Thank you, Maya Angelou

Her voice is stilled but her words will live forever. Here are a few of my favourites.

Rest in peace, Dr. Angelou, and thank you.





Needless to say, there are countless pages of praise shared about this remarkable woman, after her passing yesterday. I particularly liked what TIME had to say:

“When Maya Angelou was 16 she became not only the first black streetcar conductor in San Francisco but the first woman conductor. By the time she was 40 she had also been, in no particular order, a cook, a waitress, a madam, a prostitute, a dancer, an actress, a playwright, an editor at an English-language newspaper in Egypt, and a Calypso singer (her one album is entitled “Miss Calypso.”) It wasn’t until 1970, when she was 41, that she became an author: her first book, I Know Why the Caged Bird Sings, told the story of her life up to the age of 17. That remarkable life story ended today at the age of 86.”


If you were asked to choose one single quote of hers, which would it be?

Published by patriciasands

Patricia Sands lives in Toronto, Canada when she isn't somewhere else, particularly the south of France. With a happily blended family of seven adult children and, at last count, six grandchildren, life is full and time is short. Beginning with her first Kodak Brownie camera at the age of six, she has told stories all of her life through photography. Much to her surprise a few years ago, she began to write and has now published three novels, including two that are part of a six-book series set in the south of France. Love France? Love her work! Check out her website She is particularly drawn to the rewarding friendships of women and the challenges many embrace once their families are grown. "It's never too late to begin something new," she enthuses. "As the saying goes, just do it!"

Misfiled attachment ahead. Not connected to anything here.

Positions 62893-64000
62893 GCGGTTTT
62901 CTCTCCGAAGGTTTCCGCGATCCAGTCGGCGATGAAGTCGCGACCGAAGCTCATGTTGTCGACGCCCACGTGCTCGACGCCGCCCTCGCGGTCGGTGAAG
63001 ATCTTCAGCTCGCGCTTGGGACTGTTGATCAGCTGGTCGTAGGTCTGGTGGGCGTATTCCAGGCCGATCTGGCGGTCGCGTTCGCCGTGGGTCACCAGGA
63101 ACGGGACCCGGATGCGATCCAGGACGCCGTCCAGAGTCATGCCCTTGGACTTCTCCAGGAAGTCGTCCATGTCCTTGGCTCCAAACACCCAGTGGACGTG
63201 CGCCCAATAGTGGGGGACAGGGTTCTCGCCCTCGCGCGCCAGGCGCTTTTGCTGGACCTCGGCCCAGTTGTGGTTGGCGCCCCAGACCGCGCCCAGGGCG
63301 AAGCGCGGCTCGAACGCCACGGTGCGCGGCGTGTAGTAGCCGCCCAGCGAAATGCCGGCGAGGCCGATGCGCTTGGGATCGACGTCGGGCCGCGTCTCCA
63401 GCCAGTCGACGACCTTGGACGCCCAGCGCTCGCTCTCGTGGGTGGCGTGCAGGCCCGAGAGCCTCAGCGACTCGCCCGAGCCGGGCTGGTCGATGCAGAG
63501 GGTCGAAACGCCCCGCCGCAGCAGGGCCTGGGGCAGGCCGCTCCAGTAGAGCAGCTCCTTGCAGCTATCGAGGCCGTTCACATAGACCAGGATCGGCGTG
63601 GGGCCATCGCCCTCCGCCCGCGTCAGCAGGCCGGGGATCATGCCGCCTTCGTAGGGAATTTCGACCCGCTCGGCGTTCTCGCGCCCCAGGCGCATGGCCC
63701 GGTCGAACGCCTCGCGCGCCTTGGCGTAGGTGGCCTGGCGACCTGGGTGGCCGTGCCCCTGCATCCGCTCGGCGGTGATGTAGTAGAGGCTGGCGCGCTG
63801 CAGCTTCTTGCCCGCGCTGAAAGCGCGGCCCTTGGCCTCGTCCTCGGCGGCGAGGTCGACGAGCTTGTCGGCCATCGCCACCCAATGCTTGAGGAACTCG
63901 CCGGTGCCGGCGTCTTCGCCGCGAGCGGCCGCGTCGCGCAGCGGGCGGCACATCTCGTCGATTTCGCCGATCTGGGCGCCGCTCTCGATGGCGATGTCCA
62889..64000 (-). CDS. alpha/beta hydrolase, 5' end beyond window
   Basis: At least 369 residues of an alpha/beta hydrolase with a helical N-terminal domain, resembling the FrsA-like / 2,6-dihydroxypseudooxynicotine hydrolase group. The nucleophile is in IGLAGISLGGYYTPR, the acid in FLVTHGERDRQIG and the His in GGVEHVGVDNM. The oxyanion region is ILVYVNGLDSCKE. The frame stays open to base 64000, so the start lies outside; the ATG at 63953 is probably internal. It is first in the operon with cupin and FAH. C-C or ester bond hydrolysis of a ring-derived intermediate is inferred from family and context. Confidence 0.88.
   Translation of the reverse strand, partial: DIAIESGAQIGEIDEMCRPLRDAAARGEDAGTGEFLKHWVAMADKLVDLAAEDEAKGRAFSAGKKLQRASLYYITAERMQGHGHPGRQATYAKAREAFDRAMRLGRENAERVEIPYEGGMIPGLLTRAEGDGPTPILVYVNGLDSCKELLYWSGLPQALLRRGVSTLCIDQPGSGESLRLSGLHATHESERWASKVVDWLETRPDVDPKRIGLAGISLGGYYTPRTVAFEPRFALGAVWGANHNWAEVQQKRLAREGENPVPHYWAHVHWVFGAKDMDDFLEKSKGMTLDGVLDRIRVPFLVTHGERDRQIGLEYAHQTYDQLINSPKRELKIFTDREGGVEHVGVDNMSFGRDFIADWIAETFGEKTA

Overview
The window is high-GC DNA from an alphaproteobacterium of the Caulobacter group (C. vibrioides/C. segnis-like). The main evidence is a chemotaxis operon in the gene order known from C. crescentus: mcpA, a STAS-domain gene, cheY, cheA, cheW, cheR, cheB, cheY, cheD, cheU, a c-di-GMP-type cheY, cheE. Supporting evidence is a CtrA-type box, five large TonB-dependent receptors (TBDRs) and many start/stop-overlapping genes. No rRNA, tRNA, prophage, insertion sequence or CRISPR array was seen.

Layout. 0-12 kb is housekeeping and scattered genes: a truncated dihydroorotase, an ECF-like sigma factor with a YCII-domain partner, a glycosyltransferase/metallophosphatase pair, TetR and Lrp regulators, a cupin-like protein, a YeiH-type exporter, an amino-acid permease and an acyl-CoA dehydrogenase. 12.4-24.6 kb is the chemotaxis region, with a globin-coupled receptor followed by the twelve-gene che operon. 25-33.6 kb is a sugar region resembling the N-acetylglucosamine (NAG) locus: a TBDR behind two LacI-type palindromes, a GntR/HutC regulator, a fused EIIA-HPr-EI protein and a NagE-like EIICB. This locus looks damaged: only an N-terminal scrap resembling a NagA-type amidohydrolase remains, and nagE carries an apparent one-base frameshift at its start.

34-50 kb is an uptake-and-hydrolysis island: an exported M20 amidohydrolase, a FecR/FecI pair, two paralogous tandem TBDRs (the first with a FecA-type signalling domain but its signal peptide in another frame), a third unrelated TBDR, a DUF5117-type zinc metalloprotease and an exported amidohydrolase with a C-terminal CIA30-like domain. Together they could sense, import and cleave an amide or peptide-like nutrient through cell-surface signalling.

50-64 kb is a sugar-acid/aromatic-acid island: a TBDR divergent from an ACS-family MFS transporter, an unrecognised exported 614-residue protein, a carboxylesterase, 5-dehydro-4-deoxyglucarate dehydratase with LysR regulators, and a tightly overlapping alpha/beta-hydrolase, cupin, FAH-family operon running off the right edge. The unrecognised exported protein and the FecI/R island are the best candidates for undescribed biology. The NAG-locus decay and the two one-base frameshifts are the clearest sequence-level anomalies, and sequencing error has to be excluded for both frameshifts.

21 thoughts on “Thank you, Maya Angelou

  1. Thank you, Patricia! For me, Maya is the quintessence of a “late”-blooming writer. She experienced life to its fullest then wrote about it, and never gave up through tragedy and depression. I think the first is my favorite.

    1. You are so right! Among other things, she is a fine role model for “late-blooming” writers indeed! I agree with you about that first quote and that’s the thing about her sayings, isn’t it? She always managed to refine powerful messages into simple words.

  2. As I’ve said elsewhere, it’s a shame it’s taken her death to bring me back to her work, which I’ve always found remarkable, but which I’ve neglected to read for some years.

    1. You’re most welcome, Patricia. You will be able to learn all about her now as the tributes pour in about her remarkable life and how she found words that teach and empower every one of us.

  3. Although I think this is easier said than done, as a worst selling author I appreicate the message: “We may encounter many defeats but we must not be defeated.”

  4. A beautiful tribute to an amazing lady! Her quotes are so powerfully inspiring, it is hard to pick one. Off hand this comes to mind
    “History, despite its wrenching pain, cannot be unlived, but if faced with courage, need not be lived again”

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